We live in a culture that is attempting to redefine many things. At the top of the list is marriage. Let me start by saying I don’t believe marriage can be redefined. It has been traditionally established as a sacred union, unique in nature. Nonetheless, a lot of energy has gone into trying. To be clear, this blog is not about the homosexual lifestyle. It is not about sexual orientation or preference. It is about an ancient, biblical, sacramental rite.
Marriage in the Catholic Church is the covenantal relationship by which a man and a woman form a partnership that binds together every aspect of their life. By its nature, marriage is a union established for the well being of the spouses and the procreation and education of offspring. Although Protestants don’t officially consider marriage a “sacrament”, there is no denying that it’s sacramental in nature.
It’s only logical that a Christian conversation about marriage would start with dialogue about God’s unique design. To discover God’s design we should always start with scripture. Scripture is where God has revealed his will for those who desire a relationship with him. The ancient practice of marriage is not something we invented, and therefore not something we have the right to redefine. The foundation for this sacramental rite is discovered in Genesis 2.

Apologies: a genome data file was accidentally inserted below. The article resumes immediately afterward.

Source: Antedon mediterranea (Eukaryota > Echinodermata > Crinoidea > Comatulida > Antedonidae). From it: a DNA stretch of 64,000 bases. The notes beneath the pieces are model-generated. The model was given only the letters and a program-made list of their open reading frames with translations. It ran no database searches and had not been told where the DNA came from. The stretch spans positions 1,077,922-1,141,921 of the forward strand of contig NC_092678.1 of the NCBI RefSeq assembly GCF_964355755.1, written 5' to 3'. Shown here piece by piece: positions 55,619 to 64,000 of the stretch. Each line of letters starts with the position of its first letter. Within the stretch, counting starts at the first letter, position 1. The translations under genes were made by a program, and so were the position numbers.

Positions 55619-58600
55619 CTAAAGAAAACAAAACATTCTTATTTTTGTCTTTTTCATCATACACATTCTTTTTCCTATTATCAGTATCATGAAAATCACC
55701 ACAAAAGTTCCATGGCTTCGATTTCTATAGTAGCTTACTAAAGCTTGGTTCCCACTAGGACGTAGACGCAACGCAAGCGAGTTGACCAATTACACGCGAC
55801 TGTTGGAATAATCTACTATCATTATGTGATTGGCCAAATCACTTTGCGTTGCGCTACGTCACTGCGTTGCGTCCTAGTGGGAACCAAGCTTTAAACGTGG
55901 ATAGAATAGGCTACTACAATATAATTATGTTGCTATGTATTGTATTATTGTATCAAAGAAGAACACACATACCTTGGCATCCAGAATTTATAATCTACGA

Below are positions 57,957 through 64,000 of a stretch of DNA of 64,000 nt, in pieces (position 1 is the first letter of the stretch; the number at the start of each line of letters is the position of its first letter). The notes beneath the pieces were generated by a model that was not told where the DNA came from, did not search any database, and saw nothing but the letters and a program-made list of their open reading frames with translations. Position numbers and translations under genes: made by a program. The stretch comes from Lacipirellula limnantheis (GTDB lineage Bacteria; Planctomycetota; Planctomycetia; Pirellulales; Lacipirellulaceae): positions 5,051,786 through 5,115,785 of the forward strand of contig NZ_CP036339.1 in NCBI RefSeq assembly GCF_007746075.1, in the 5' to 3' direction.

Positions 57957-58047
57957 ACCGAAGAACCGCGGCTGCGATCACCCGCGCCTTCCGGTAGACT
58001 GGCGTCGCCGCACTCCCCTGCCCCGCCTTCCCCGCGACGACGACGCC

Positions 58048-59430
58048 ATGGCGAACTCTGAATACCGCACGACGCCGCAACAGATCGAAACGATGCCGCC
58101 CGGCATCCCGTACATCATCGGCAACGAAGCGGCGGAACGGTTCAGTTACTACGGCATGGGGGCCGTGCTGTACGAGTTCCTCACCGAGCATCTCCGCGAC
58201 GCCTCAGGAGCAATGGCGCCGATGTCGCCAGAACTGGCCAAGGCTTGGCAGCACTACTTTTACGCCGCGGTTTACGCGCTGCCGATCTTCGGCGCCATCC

The Lord God said, ‘It is not good for the man to be alone. I will make a helper suitable for him’… Then the Lord God made a woman… and he brought her to the man… That is why a man leaves his father and mother and is united to his wife, and they become one flesh.” (Gen. 2:18, 22, 24, NIV)
The above passage reveals God’s creative design for marriage. It’s straightforward, yet has deep implications. In Matthew 19 Jesus validates the first marriage, and every marriage since, declaring that God has joined members of the opposite sex together in a covenantal relationship unlike any other. Thus, both Testaments provide scriptural support pertaining to God’s intent for marriage.
God created sexual identity; in doing so he made human beings male and female, then brought them together in sacred union. God also created sexual intimacy, not just identity, but intimacy. Within that framework, God intended for the expression of sexual intimacy to take place between a man and a woman in the confines of marriage.
Both genders reflect God’s image. As they join in holy union they fulfill one another emotionally, physically, and spiritually, which means marriage is more than a contract. It’s more than filing tax returns, buying a house, and applying for health insurance. It’s more than a consumer relationship, where the main focus is how it benefits you. It is the foundational building block of human society. Biblically speaking, homosexual marriage doesn’t exist. So even if you do have a loving, exclusive relationship with someone of the same sex, it still opposes God’s unique design for marriage.